Saturday afternoon, 3pm. Different matches, different pundits, different squads. But one thing stays the same: the famous, overused, and often nonsensical footballing clichés that tumble out of mouths TV screens and radio stations before they can be stopped.

Saturday afternoon, 3pm. Different matches, different pundits, different squads. But one thing stays the same: the famous, overused, and often nonsensical footballing clichés that tumble out of mouths TV screens and radio stations before they can be stopped. “Football is a game of two halves” (can anyone remember the last time it wasn’t?) and “we’ve just got to take it one game at a time” (probably a good idea actually) are just two from an endless list. 
More often than not, you’ll hear a pre-match interview with a manager offering the following pearls of wisdom: “Today we’ve got to go out there and show them what we’ve got. Every game is a cup final because there are no easy games in football and I want to see each player give 110%. Whoever scores first will hold the advantage.” 
Talk about stating the bleeding obvious. After the match you’re more likely to hear something along the lines of: “At the end of the day, the other team wanted it more. We scored too early and we needed to put the game out of reach but we didn’t, were at sixes and sevens for the rest of the match. One team had to lose and today it was us.” Managerial expression is so idiomatic that it begins to lose all meaning.
Meanwhile, some of the most common clichés come during the game itself, such as “it’s end to end stuff”, “this game needs a goal”, “for a big lad he’s good with his feet”, “bring on some fresh legs” and “he went down far too easily.” And just sometimes these begin to grate.
Wouldn’t we miss them if they suddenly disappeared though? You can shout as much as you want at Motty for providing us with endless obscure statistics, at Jamie Redknapp describing everything as “t’rrific” and Andy Gray’s shriek of “take a bow, son”, but I think we’d all agree that football commentary just would not be the same without these phrases.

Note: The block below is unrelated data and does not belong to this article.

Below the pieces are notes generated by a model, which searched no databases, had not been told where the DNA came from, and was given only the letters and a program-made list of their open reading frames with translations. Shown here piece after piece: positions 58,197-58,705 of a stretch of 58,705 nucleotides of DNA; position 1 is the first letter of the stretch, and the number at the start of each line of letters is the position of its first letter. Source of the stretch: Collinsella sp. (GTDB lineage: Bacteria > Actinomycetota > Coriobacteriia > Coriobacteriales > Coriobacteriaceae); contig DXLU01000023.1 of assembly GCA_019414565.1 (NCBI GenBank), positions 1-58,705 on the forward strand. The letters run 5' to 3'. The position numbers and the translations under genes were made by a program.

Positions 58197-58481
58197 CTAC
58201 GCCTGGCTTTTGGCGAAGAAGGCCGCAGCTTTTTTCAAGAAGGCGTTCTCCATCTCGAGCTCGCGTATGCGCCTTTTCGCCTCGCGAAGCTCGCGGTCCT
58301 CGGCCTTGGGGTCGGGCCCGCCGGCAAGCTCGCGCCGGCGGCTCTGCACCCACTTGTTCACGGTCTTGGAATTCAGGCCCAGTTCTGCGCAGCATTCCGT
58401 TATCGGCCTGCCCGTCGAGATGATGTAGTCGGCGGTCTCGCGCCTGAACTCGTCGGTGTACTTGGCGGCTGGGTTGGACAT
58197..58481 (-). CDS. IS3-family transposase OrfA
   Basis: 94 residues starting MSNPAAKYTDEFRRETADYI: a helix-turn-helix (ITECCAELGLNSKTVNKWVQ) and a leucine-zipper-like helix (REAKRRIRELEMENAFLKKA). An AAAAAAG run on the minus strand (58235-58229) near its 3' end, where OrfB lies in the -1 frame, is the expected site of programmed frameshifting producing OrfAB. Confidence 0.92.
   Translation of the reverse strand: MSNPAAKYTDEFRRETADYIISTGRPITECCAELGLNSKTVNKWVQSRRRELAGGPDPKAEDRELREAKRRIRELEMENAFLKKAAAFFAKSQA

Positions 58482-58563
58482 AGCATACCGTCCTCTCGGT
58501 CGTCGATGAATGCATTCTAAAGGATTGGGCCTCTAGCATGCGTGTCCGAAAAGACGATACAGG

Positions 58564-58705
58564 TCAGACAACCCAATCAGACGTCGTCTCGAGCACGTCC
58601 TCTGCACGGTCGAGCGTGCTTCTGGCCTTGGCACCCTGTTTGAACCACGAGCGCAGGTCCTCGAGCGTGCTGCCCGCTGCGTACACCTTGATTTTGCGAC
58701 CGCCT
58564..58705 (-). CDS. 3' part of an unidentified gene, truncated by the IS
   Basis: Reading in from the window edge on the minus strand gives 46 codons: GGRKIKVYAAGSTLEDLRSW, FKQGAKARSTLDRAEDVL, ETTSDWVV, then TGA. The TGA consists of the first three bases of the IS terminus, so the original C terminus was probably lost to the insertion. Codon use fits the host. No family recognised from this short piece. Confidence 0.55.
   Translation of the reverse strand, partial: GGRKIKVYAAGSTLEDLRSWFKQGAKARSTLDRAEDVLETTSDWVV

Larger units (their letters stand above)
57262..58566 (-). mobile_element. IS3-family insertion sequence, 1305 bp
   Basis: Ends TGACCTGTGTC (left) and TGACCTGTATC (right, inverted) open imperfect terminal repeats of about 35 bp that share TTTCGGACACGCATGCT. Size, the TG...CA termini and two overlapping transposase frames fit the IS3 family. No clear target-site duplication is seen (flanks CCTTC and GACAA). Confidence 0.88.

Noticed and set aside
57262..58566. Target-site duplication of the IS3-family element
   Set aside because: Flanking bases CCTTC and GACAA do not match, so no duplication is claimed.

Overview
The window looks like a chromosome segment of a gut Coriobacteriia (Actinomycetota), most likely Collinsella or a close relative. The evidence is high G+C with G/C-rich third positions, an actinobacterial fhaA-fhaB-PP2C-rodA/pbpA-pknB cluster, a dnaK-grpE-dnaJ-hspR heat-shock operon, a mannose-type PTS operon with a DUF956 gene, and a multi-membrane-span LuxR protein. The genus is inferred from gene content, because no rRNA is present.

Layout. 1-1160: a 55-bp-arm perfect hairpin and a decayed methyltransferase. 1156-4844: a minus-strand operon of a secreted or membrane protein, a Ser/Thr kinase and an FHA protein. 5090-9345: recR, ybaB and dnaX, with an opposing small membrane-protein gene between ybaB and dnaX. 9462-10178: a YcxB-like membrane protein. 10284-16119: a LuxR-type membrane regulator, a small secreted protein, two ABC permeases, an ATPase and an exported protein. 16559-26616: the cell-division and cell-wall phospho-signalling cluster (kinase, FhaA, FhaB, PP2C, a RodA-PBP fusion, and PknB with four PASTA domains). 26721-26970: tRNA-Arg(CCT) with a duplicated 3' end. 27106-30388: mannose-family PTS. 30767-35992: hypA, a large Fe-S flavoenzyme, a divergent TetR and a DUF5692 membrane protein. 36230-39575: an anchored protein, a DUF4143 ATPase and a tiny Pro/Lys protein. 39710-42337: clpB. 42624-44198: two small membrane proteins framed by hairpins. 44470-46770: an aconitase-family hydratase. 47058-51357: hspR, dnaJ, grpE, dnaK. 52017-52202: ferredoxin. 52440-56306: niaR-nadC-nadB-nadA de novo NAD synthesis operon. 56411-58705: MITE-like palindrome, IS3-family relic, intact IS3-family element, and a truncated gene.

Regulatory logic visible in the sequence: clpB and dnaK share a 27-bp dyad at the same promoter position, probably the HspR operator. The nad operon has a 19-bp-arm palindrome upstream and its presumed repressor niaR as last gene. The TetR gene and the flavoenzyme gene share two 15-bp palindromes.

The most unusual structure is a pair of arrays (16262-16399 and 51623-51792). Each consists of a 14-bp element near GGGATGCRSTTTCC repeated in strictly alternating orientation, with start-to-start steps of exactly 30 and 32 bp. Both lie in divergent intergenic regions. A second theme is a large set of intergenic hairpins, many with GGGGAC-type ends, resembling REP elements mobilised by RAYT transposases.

“At the end of the day”, they’re “a great advert for the beautiful game”. Football is not just a game of two halves, it’s a game of many clichés.

“Football is a game of two halves” (can anyone remember the last time it wasn’t?) and “we’ve just got to take it one game at a time” (probably a good idea actually) are just two from an endless list. More often than not, you’ll hear a pre-match interview with a manager offering the following pearls of wisdom: “Today we’ve got to go out there and show them what we’ve got. Every game is a cup final because there are no easy games in football and I want to see each player give 110%. Whoever scores first will hold the advantage.” 

Talk about stating the bleeding obvious. After the match you’re more likely to hear something along the lines of: “At the end of the day, the other team wanted it more. We scored too early and we needed to put the game out of reach but we didn’t, were at sixes and sevens for the rest of the match. One team had to lose and today it was us.” Managerial expression is so idiomatic that it begins to lose all meaning.

Meanwhile, some of the most common clichés come during the game itself, such as “it’s end to end stuff”, “this game needs a goal”, “for a big lad he’s good with his feet”, “bring on some fresh legs” and “he went down far too easily.” And just sometimes these begin to grate.

Wouldn’t we miss them if they suddenly disappeared though? You can shout as much as you want at Motty for providing us with endless obscure statistics, at Jamie Redknapp describing everything as “t’rrific” and Andy Gray’s shriek of “take a bow, son”, but I think we’d all agree that football commentary just would not be the same without these phrases.

“At the end of the day”, they’re “a great advert for the beautiful game”. Football is not just a game of two halves, it’s a game of many clichés.